If you use the second definition – to take unfair advantage – then English could be accused of rorting the system. Because he is part of the government’s leadership team, some have gone further and argued that he has acted immorally. English has been strident in supporting the government’s public sector job cuts and calling for financial restraint in these troubled economic times. The hypocrisy of uttering such statements while pocketing the extra ministerial perk money was fortunately not lost on English. He has pledged to repay the money, while maintaining that he has done nothing wrong.

Other ministers have also been accused of rorts. In some cases, they’ve maximised their entitlement by moving out of their Wellington properties into rented accommodation and then renting out their own homes – in some cases, to other MPs. All of this reinforces a perception that MPs are in it for themselves, with media reports using vivid images of snouts in troughs to underline their message.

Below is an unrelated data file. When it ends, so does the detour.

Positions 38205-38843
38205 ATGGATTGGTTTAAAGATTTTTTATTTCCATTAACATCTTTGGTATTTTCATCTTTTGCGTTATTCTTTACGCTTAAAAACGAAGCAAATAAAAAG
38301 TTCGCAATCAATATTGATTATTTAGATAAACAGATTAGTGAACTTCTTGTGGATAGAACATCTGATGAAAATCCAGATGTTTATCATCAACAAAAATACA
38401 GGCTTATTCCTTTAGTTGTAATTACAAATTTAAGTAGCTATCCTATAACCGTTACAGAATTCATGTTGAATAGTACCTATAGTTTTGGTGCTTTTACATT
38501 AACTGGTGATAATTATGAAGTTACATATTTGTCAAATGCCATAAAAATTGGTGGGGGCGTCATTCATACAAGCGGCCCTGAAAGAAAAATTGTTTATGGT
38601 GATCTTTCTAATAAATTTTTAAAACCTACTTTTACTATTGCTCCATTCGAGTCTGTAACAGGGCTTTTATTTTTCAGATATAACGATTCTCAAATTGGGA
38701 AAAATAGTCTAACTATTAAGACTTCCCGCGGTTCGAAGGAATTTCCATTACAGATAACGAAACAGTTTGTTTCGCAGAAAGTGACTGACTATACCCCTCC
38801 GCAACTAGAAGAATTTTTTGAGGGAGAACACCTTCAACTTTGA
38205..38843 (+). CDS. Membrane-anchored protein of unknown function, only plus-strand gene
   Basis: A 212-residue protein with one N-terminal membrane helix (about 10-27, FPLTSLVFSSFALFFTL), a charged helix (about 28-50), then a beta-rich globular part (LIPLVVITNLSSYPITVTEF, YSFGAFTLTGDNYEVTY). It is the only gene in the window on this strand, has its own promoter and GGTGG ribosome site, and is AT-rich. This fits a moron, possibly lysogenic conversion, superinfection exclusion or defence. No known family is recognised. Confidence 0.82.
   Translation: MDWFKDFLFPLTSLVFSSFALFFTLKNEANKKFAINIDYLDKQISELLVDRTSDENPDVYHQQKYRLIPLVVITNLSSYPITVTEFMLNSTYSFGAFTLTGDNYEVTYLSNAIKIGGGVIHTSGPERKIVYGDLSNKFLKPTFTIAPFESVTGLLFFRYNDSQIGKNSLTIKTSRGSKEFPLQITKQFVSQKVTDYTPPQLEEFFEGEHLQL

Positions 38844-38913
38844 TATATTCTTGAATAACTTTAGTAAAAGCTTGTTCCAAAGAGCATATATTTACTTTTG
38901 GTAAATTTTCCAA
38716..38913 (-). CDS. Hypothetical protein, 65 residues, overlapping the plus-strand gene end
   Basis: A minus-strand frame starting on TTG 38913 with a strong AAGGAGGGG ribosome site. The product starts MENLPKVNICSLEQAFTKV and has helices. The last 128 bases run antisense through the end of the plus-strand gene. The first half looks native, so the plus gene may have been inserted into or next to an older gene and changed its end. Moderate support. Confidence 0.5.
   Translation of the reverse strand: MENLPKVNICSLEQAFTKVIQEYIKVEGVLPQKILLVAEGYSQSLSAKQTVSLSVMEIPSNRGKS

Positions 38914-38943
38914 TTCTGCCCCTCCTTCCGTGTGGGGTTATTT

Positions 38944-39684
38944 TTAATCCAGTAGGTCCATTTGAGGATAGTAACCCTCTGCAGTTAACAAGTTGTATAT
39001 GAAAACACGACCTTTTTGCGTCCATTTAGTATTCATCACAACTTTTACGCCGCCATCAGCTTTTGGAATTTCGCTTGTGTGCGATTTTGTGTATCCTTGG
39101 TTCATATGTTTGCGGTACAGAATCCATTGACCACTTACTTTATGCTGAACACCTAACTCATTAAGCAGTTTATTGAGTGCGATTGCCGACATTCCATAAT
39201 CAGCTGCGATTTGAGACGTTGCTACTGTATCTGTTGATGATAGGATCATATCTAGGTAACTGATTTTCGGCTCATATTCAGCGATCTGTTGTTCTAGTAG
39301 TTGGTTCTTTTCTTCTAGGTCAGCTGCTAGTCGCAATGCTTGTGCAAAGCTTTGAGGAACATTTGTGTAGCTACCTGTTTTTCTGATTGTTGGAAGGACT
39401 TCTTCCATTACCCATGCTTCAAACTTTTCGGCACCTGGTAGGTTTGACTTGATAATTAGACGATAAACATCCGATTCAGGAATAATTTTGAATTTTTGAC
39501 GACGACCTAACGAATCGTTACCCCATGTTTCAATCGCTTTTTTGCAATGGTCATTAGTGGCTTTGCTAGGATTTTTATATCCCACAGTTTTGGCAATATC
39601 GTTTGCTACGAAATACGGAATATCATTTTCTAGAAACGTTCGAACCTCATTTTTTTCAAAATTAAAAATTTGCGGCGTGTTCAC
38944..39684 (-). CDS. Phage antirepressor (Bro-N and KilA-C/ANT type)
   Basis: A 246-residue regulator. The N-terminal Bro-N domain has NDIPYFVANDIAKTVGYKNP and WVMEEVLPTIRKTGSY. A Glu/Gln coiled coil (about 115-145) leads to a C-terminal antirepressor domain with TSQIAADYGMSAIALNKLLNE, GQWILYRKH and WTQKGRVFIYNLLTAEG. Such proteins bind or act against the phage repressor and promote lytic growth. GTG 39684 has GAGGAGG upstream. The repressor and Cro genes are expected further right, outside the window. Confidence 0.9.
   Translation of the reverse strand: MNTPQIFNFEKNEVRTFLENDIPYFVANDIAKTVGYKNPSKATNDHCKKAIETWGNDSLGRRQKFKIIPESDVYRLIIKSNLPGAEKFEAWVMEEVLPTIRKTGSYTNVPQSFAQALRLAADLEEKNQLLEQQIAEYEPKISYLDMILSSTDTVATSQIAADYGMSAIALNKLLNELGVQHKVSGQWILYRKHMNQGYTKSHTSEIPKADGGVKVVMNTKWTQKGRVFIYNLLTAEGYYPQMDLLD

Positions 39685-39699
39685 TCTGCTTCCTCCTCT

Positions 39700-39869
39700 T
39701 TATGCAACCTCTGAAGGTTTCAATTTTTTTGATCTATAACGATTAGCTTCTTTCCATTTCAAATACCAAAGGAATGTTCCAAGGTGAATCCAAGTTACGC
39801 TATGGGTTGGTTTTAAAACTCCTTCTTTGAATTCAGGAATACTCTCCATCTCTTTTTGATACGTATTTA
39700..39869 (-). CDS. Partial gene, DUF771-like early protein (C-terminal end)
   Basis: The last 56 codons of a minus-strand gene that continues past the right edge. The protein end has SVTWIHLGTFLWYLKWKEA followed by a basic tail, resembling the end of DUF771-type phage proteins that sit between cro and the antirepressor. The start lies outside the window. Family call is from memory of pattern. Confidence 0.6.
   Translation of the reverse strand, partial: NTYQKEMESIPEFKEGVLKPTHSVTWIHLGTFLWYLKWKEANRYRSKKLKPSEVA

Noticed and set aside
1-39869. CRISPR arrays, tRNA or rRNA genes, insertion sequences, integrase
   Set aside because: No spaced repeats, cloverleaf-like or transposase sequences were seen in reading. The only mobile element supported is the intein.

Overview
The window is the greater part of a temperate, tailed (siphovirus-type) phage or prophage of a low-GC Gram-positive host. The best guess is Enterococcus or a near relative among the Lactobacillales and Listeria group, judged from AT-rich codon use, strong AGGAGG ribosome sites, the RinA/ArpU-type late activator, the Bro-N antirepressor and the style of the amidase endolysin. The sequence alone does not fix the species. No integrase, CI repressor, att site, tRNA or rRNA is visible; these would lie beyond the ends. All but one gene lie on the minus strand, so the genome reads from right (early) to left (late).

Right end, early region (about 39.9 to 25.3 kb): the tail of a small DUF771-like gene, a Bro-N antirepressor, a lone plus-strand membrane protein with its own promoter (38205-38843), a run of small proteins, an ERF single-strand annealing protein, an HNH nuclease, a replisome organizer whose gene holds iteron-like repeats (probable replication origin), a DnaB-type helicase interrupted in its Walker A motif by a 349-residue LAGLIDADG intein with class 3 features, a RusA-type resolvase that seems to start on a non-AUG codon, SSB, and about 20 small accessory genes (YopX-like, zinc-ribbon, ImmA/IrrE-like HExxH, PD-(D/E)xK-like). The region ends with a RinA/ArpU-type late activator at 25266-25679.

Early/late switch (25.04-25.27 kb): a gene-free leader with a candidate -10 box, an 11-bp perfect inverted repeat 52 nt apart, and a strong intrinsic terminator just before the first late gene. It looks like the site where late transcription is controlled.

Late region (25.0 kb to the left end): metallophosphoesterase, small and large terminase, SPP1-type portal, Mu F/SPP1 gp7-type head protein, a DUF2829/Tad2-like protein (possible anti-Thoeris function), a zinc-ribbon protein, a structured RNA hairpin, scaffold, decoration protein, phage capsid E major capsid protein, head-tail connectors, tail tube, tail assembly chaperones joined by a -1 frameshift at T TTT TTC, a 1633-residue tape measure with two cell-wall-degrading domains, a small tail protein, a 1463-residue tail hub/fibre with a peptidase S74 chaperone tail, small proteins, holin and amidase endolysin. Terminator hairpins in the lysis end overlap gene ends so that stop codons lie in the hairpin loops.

The whole mess raises several questions. First, what are reasonable entitlements? It’s certainly fair and reasonable to provide housing assistance for parliamentarians who have to travel regularly to the capital for parliamentary sittings and committee hearings. It’s also reasonable to provide a more significant allowance for ministers, who have to spend a greater amount of time in Wellington. In some cases, they will choose to bring their families to Wellington, as was the case for some of the ministers referred to earlier – when they were in opposition they purchased small properties in Wellington for themselves; upon becoming ministers they sought larger houses so they could settle their families in the capital.

A solution may be to provide a standard accommodation allowance for non-Wellington ministers, as is currently the case for MPs, but this raises the contentious issue of which ministers are actually “non-Wellington.” Bill English still claims that his “primary residence” is in his electorate in the south of the South Island, despite having lived with his family in Wellington since 1996 (he was a minister from 1996 to 1999).